Dodgers have a perfect future DH, and his name is Justin Turner

Justin Turner (Photo: Cody Bashore)

I’m going to write this post assuming there will be baseball in 2020 — and that’s a huge assumption. But it could also serve a purpose for future seasons, should we not all succumb to the pandemic.

Dave Roberts was interviewed on MLB Network Radio yesterday and had something unsurprising to say about how the Dodgers plan to employ the designated hitter.

Makes sense, as the Dodgers have a lot of quality defensive players. When Justin Turner is your worst defender, that’s pretty impressive.

But Turner’s future in Los Angeles is in question after whatever version of 2020 we get. His 4-year, $64 million bargain of a contract expires following this season. With him staring his age-35 season in the face, he’s playing for his next deal. It probably won’t be as lucrative as his previous one, but there’s no reason to think he can’t perform at an above-average level for the next 2-3 years. However, his defense may not hold up as well.

Here’s Turner’s defensive runs saved at third base in his Dodger career.

YearInningsDRS
20144066
20157743
20161,224.29
20171,0003
20187775
20191,023.2-3

Now, 1-year defensive splits aren’t the be-all, end-all, but he is getting up there in age and he’s probably only going to lose range and arm strength as he gets firmly into his mid-to-late-30s. That will probably lead to decreasing defensive value. There was even talk in the real offseason (which seems like a lifetime ago) of the Dodgers playing Turner more at first base in 2020 as they pursued Josh Donaldson and Anthony Rendon. So, the thought of Turner sticking at the hot corner for the rest of his career is in question by the front office, and presumably by any front office that may pursue Turner in the offseason.

Despite not being a career-long Dodger, it would be strange to see Turner don any other uniform for the rest of his career. If the DH is here to stay in the National League (it is), perhaps the Dodgers have their primary DH in-house already, should Turner be willing to accept such a role. Oh, and the fact that he can still rake — .302/.381/.506, 141 wRC+ as a Dodger — doesn’t hurt things, either.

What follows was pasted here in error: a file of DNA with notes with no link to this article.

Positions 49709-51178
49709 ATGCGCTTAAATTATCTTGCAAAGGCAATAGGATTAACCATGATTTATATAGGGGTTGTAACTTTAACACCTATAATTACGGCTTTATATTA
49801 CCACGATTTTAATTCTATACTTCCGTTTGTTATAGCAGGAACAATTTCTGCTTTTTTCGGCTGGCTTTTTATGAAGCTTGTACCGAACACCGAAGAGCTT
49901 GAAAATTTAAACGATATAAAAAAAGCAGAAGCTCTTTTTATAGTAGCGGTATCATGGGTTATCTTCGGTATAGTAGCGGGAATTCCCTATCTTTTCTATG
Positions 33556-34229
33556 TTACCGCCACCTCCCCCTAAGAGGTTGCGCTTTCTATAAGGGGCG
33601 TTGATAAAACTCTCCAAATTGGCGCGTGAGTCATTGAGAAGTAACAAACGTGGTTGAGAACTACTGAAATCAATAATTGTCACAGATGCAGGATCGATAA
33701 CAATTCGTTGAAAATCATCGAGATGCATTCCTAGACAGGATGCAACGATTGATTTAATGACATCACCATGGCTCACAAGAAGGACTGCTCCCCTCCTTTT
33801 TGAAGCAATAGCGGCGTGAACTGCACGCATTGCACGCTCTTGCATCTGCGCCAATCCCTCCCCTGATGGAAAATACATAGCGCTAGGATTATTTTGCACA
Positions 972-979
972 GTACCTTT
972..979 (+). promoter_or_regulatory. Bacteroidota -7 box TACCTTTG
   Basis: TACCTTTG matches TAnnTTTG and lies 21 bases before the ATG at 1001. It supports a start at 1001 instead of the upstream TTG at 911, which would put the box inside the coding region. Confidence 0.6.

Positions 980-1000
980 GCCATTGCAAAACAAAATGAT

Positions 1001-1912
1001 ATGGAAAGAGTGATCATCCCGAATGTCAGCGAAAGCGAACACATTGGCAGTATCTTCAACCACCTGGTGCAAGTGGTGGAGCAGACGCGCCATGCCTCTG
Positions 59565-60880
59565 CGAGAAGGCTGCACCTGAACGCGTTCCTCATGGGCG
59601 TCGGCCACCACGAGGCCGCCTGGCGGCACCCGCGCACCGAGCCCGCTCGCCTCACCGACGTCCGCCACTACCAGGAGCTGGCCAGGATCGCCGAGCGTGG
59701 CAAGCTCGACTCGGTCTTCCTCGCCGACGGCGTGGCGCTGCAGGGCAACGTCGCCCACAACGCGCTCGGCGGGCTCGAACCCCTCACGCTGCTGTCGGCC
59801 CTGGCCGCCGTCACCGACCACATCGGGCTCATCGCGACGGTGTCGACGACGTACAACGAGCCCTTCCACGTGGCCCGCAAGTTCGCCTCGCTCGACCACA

With Max Muncy‘s improvement on defense, Corey Seager still solid at shortstop and Gavin Lux looking like a future fixture in the middle infield, it may hurt the Dodgers more than help them if any of them spent significant time as a DH.

In the last decade, plenty of older ball players have carved out nice late-career stints as a DH in the last decade. Players like Carlos Beltran, Nelson Cruz, Edwin Encarnacion, David Ortiz, Paul Konerko — just to name a few — have been quite successful in the role since shifting primarily to the position.

I know playing defense is a source of pride for many players, but Turner’s defensive effectiveness will start to diminish. If he re-signs with LA and the DH here to stay, he could have a strong run in his age-36-38/39 seasons as the primary DH. I’m sure he’ll grab the glove to play either corner should someone need a bit of a rest or based on matchups, but for the future benefit of the team and to extend his career, Turner being a DH wouldn’t be the worst thing in the world.

About Dustin Nosler

Dustin Nosler
Dustin Nosler began writing about the Dodgers in July 2009 at his blog, Feelin' Kinda Blue. He co-hosts a weekly podcast with Jared Massey called Dugout Blues. He is a contributor/editor at The Hardball Times. He graduated from California State University, Sacramento, with his bachelor’s degree in journalism and a minor in digital media. While at CSUS, he worked for the student-run newspaper The State Hornet for three years, culminating with a 1-year term as editor-in-chief. He resides in Stockton, Calif.